The euro zone's "garlic belt" states (Greece, Italy, Portugal and Spain) will have to endure deflation to catch up in competitiveness with the other, "butter belt" members, according to a report by research firm Smithers & Co.
Since the Greek debt crisis started in March 2010, market participants have been on tenterhooks as every effort by euro zone leaders to stop the crisis from spreading has so far proven futile. On Wednesday even Germany seemed to suffer as demand in an auction of 10-year German bunds was poor.
On Thursday, Fitch dealt another blow to hopes that contagion can be contained by downgrading Portugal's rating to "junk" status citing "high indebtedness across all sectors."
"Looking say 10 years ahead, the future of the euro zone is moderately easy to forecast, but to predict how it will get there is not," Andrew Smithers, founder of Smithers & Co and author of "Wall Street Revalued: Imperfect Markets and Inept Central Bankers" wrote in the report.
"The garlic belt must regain its competitive position against the butter belt either by the break-up of the zone or by extensive and prolonged relative deflation," he added.
Adjusting the real exchange rate will require big decreases in prices, incomes and nominal gross domestic product in Greece, Italy, Portugal and Spain in the absence of significant inflation in the other states of the euro zone, according to Smithers.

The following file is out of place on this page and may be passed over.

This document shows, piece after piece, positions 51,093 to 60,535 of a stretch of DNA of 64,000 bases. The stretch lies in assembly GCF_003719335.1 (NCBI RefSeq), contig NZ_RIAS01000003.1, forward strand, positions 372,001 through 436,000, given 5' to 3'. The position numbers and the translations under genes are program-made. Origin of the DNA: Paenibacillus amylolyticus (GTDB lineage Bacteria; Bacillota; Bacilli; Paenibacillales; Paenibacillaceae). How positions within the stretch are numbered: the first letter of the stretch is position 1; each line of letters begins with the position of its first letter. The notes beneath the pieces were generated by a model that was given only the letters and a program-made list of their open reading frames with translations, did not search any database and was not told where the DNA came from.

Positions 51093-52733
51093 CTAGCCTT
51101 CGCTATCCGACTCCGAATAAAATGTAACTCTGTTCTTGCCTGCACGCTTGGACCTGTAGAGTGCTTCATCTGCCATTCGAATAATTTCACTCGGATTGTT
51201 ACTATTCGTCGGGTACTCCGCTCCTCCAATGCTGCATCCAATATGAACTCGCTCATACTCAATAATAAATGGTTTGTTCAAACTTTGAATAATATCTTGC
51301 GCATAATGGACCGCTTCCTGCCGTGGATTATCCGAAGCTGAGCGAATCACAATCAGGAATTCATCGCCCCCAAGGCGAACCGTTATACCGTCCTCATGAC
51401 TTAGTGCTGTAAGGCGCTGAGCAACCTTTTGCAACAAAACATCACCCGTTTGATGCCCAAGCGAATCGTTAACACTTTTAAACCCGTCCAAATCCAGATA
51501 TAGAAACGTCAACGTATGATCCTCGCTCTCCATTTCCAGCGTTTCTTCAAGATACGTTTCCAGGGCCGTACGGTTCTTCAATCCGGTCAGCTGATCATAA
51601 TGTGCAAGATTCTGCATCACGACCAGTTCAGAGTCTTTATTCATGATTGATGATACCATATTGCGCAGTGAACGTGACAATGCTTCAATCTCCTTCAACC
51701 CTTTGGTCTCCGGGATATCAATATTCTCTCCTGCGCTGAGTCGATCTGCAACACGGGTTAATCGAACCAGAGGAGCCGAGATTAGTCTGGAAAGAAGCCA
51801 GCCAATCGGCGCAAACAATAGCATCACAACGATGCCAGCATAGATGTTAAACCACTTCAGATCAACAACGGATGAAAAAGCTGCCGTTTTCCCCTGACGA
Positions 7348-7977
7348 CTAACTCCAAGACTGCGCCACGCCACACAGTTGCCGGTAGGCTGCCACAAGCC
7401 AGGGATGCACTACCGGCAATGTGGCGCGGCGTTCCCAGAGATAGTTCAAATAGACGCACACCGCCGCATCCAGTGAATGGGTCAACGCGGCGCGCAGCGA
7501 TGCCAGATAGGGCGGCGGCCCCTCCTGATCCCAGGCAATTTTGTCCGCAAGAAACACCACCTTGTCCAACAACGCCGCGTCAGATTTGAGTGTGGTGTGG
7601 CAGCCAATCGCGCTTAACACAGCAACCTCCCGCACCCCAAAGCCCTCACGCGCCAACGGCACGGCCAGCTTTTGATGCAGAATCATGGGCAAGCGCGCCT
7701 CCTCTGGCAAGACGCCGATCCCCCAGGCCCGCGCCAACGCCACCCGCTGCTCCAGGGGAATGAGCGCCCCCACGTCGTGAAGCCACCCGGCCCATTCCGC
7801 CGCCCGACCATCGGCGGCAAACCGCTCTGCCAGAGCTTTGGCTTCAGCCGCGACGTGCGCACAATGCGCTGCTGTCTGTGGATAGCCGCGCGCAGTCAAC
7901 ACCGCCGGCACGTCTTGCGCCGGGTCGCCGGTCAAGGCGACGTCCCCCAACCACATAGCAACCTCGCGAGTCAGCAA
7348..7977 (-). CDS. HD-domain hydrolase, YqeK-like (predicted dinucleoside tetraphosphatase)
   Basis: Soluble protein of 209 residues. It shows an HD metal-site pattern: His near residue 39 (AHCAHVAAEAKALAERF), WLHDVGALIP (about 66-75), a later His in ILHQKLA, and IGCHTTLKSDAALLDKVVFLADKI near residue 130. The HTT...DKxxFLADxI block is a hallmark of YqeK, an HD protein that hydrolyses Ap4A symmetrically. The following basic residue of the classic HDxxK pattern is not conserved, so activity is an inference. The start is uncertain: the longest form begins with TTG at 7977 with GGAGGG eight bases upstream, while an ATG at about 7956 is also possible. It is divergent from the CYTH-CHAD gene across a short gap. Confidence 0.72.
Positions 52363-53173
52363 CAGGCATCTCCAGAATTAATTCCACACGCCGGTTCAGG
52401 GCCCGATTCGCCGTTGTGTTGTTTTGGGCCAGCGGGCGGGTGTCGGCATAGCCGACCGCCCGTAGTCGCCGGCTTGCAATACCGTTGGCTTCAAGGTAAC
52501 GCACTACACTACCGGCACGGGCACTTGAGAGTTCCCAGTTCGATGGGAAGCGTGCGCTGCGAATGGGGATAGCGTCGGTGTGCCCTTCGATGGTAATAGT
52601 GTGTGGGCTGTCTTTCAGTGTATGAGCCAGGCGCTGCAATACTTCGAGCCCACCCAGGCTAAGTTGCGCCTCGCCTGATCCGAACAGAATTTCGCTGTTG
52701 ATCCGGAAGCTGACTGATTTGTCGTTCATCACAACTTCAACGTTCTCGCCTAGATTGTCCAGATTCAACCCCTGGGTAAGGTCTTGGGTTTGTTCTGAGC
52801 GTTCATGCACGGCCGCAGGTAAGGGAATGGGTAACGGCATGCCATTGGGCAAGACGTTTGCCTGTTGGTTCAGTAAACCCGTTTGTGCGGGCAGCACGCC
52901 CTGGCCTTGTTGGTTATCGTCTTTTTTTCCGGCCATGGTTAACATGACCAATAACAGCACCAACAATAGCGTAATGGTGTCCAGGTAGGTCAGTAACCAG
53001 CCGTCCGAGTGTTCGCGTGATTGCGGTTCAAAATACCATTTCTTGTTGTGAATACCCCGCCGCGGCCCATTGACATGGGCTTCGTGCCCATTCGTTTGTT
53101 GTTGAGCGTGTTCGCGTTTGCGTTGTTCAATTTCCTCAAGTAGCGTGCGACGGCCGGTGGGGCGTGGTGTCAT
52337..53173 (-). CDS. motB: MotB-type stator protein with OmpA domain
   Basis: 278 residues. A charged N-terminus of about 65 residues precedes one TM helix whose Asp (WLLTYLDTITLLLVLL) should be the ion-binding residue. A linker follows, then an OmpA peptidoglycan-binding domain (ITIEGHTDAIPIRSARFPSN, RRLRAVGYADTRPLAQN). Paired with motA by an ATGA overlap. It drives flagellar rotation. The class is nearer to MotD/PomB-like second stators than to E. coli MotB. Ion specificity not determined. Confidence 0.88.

This will increase these countries' debt/GDP ratios and with the exception of Spain this ratio in the garlic belt countries already exceeds 100 percent, he noted.
"We doubt whether the pain will prove bearable as it increases. If it doesn’t, a combination of default and redenomination is likely by some or even all the garlic belt countries. This may lead to the total demise of the zone," Smithers wrote.
Fears of a disintegration of the euro zone led some analysts to say that contagion was complete even before the weak German bond auction on Wednesday.
Matthew Lynn, an economist at Strategy Economics pointed out in a note at the end of October that Germany's debt to GDP ratio was higher than France's and Spain's and listed four scenarios that could endanger the country's status as a safe haven.
The first scenario is a recession, which would push its debt to GDP ratio higher, the second is a major German contribution to the euro zone's rescue fund, the European Financial Stability Facility (EFSF), the third would be a major bank recapitalization following the British model and the fourth would be a break-up of the euro zone, according to Lynn.
"The real risk, of course, is that none of these are isolated events. If one happens, there is more chance of two happening. If two happens, there is more chance of three…and so on," he wrote.